The network of scheduled services radiates from Copenhagen (Kastrup). Other airports well served by domestic airlines include Ålborg, Århus, Billund, Esbjerg, Karup, Rønne, Skrydstrup, Sønderborg and Thisted. Domestic airports are generally situated between two or more cities which are within easy reach of each other. Domestic flights are usually of no more than 30 minutes’ duration. Limousines are often available. Discounts are available on certain tickets bought inside Denmark. Family, children and young person’s discounts are also available.
There are frequent ferry sailings from Kalundborg to Århus, Ebeltoft to Sjællands Odde and Rønne to Copenhagen. The larger ferries usually have restaurants or cafes and may have TV, video and cinema lounges, shops, play areas for children and sleeping rooms. Local car ferries link most islands to the road network.
The main cities on all islands are connected to the rail network: Ålborg, Copenhagen, Esbjerg, Herning, Horsens, Odense and Randers. Danish State Railways (DSB) (7013-1418; www.dsb.dk) operates a number of express trains called Lyntogs which provide long-distance, non-stop travel; it is often possible to purchase newspapers, magazines and snacks onboard these trains. Payphones are also available. Intercity IC3 trains are faster and more direct. Seat reservations are compulsory. Children under 10 years old travel free. There are also price reductions for persons over 65 and groups of eight people or more. The Englænderen boat-train runs between Esbjerg and Copenhagen and connects with ferries from the UK. DSB passenger fares are based on a zonal system. The cost depends on the distance traveled; the cost per kilometer is reduced the longer the journey.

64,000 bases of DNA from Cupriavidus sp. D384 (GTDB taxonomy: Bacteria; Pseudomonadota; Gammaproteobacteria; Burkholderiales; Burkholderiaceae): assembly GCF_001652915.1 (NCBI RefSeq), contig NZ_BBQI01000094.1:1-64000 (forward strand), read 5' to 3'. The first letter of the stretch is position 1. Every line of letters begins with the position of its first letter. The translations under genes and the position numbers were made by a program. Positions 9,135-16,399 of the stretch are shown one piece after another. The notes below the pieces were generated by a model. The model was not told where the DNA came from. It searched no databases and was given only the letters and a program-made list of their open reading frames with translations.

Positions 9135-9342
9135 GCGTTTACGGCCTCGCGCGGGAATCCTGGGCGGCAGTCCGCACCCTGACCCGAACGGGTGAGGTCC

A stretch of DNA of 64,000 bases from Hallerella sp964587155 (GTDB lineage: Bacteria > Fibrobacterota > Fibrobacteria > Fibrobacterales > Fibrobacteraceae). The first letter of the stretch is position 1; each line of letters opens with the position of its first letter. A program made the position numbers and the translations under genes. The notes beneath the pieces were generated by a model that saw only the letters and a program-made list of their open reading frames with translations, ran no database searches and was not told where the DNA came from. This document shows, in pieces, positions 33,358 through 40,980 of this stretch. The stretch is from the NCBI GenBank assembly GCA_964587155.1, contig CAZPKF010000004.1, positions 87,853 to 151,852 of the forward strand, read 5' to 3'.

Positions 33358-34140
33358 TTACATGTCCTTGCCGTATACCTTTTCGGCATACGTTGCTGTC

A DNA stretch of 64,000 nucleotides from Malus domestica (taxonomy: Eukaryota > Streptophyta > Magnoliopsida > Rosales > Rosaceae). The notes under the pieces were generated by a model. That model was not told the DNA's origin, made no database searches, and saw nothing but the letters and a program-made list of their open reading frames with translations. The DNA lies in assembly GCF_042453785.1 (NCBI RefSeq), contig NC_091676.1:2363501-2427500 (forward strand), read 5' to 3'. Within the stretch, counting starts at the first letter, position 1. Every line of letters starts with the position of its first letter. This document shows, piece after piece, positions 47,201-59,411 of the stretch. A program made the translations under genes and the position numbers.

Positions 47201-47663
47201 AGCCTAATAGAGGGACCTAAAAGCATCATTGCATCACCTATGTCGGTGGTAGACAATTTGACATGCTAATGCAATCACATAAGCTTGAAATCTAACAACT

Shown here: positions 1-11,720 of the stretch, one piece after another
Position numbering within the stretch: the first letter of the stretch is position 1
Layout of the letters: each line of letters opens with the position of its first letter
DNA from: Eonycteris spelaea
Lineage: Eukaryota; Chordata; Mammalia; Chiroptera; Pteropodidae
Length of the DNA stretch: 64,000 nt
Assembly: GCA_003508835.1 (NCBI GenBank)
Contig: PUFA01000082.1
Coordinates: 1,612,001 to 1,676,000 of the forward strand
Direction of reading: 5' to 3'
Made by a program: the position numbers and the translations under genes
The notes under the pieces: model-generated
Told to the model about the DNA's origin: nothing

The Scanrail Pass allows unlimited travel within Denmark, Finland, Norway and Sweden. As elsewhere in Europe, Inter-Rail passes are valid in Denmark. Bus and ferry and, of course, rail tickets may be purchased at all railway stations.
The road system in the Danish archipelago makes frequent use of ferries. Country buses operate where there are no railways, but there are few private long-distance coaches. Motorways are not subject to toll duty. Emergency telephones are available on motorways and there is a national breakdown called Falck, which can be called out 24 hours a day. There are petrol stations on motorways, generally with other services such as restaurants. Many petrol stations are automatic. A maximum of 10 litres of petrol is allowed to be kept as a reserve in suitably safe containers. The Danish Motoring Organisation is Forenede Danske Motorejere (FDM), Firskovvej 32, PO Box 500, 2800 Kgs. Lyngby (7013-3040; www.fdm.dk). Speed limits are 110kph (68mph) on motorways, 80kph (50mph) on other roads and 50kph (30mph) in built-up areas (signified by white plates with town silhouettes). Speed laws are strictly enforced, and heavy fines are levied on the spot; the car is impounded if payment is not made.
The minimum driving age is 18. Traffic drives on the right. The wearing of seat belts is compulsory. Motorcyclists must wear helmets and drive with dipped headlights at all times. Headlamps on all vehicles should be adjusted for right-hand driving. All driving signs are international. Children under 12 years old need to travel in the rear of the car.
Cycling: There are cycle lanes along many roads and, in the countryside, many miles of scenic cycle track. Bikes can easily be taken on ferries, trains, buses and domestic air services.
Available to drivers over the age of 20, and can be reserved through travel agents or airlines. However, many car rental firms will only hire vehicles out to drivers over 25 years of age.
Documentation: A national driving licence is acceptable. EU nationals taking their own cars to Denmark are strongly advised to obtain a Green Card. Without it, insurance cover is limited to the minimum legal cover in Denmark; the Green Card tops this up to the level of cover provided by the car owner’s domestic policy.
See more information on the next page... (next)